Unorganized Women

Repetitive Rhetorical Labor and Low-Wage Workers, 1834-1937

Unorganized Women makes highly original contributions to scholarly conversations in the field. Historians and theorists of rhetoric—even those interested in women’s rhetorics and working-class rhetorics—have rarely turned their attention to the rhetorical labors of low-wage women, and I know of no other scholarship in rhetoric that expressly seeks to synthesize or juxtapose the rhetorical practices of varied groups of nonunion laborers.
Bill DeGenaro, University of Michigan–Dearborn

Across a range of industrial, domestic, and agricultural sites, Greer shows how repetitive discursive performances served as rhetorical tools as women workers sought to rescript power relations in their workplaces and to resist narratives about their laboring lives. The case studies reveal noteworthy patterns in how these women’s words helped to construct the complex web of class relations in which they were enmeshed. Rather than a teleological narrative of economic empowerment over the course of a century, Unorganized Women speaks to the enduring obstacles low- and no-wage women face, their creativity and resilience in the face of adversity, and the challenges that impede the creation of meaningful coalitions. By focusing on repetitive rhetorical labor, this book affords a point of entry for analyzing the discursive productions of a range of women workers and for constructing a richer history of women’s rhetoric in the United States.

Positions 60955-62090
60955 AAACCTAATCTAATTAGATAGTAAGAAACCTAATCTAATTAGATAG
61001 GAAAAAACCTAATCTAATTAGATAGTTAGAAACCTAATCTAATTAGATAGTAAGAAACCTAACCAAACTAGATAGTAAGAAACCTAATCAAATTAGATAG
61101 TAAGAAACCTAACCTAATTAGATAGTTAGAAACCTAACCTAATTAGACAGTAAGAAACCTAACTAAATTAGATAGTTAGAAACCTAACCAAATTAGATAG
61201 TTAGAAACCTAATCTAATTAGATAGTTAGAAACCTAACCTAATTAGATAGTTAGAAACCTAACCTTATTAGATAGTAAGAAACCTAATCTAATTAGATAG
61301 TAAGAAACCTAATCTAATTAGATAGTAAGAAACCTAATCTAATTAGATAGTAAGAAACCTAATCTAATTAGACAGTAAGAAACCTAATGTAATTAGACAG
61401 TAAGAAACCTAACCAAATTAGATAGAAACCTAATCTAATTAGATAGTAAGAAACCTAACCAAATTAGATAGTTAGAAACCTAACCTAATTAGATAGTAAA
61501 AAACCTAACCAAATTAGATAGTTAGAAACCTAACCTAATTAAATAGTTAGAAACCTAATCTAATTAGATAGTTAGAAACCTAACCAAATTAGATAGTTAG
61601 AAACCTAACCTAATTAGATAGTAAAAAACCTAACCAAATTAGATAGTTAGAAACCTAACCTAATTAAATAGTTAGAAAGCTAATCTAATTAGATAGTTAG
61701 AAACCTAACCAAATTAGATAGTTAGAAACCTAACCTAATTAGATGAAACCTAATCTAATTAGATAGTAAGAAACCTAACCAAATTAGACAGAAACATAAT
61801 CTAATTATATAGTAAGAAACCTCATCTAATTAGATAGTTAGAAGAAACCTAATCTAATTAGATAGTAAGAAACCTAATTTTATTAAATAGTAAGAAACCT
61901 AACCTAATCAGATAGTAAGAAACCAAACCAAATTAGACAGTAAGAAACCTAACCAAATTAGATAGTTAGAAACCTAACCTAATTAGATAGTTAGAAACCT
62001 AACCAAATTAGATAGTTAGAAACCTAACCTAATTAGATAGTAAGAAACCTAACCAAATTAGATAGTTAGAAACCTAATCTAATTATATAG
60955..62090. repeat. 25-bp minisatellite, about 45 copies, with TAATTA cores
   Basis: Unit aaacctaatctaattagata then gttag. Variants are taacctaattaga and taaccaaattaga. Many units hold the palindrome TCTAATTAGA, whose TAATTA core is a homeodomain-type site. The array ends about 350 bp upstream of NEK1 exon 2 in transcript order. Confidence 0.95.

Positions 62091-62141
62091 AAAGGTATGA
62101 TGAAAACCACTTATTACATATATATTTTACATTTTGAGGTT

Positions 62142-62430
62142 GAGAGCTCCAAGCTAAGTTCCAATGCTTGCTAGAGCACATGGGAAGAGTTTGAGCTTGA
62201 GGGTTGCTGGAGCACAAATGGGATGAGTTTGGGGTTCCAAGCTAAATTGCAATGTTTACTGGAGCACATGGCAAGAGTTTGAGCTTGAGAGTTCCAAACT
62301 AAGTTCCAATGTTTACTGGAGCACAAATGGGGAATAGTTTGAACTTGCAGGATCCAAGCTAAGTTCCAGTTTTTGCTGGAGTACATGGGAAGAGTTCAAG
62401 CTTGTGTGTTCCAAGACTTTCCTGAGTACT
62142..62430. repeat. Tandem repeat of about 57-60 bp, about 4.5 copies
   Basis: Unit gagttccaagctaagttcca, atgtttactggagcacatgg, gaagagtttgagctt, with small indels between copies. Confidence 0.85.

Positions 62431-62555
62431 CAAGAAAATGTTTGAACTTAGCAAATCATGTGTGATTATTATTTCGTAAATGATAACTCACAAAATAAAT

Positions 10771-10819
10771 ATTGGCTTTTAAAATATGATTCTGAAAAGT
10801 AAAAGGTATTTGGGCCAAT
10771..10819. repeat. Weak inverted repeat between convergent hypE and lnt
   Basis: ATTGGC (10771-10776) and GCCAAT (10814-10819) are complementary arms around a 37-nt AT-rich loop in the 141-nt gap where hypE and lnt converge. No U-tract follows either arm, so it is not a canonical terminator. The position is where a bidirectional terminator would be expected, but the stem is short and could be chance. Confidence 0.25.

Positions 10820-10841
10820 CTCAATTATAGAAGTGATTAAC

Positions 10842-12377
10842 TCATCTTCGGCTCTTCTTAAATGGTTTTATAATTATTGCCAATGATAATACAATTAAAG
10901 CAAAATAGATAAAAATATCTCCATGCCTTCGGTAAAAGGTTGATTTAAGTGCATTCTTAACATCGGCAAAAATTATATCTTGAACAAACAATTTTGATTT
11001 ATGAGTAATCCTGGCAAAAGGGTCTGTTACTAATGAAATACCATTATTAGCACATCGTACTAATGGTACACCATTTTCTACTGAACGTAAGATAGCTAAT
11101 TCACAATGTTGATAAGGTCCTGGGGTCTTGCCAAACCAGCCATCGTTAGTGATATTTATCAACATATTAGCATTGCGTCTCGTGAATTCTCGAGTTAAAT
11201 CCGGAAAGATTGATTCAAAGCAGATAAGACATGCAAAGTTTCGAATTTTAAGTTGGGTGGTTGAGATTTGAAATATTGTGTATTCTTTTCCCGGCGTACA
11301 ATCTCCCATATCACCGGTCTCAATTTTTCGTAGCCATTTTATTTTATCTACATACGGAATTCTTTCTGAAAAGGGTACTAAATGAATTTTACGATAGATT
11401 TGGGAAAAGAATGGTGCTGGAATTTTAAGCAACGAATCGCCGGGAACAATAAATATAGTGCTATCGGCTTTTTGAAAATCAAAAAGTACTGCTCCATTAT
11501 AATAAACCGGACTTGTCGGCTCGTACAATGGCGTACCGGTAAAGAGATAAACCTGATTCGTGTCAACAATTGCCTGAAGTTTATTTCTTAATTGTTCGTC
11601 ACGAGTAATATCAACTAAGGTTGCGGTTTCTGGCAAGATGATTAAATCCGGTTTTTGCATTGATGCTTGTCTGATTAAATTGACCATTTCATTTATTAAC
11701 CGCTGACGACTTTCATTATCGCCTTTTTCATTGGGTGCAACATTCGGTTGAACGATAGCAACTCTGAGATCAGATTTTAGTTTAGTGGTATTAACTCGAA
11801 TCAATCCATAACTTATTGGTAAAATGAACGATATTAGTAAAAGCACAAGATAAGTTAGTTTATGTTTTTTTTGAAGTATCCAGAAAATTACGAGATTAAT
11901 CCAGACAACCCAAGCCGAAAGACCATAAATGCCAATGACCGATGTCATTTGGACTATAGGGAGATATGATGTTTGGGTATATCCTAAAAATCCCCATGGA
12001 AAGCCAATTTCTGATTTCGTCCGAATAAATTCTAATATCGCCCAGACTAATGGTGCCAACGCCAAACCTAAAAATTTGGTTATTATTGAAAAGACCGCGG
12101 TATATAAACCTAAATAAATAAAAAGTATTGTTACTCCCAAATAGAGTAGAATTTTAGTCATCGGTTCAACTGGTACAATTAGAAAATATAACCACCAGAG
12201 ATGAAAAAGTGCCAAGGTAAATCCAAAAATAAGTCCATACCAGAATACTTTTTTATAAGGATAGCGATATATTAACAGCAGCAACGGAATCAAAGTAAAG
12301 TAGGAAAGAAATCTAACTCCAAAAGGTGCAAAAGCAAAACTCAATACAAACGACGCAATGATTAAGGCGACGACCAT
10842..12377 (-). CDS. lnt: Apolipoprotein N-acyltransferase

232 Pages, 6 x 8 in.

February, 2023

isbn : 9780822947554

about the author

Jane Greer

Jane Greer is a Curators’ Distinguished Teaching Professor at the University of Missouri–Kansas City. She is the editor of Girls and Literacy in America: Historical Perspectives to the Present, and coeditor of Pedagogies of Public Memory: Teaching Writing at Museums, Archives, and Memorials and The Naylor Report on Undergraduate Research in Writing Studies.

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Jane Greer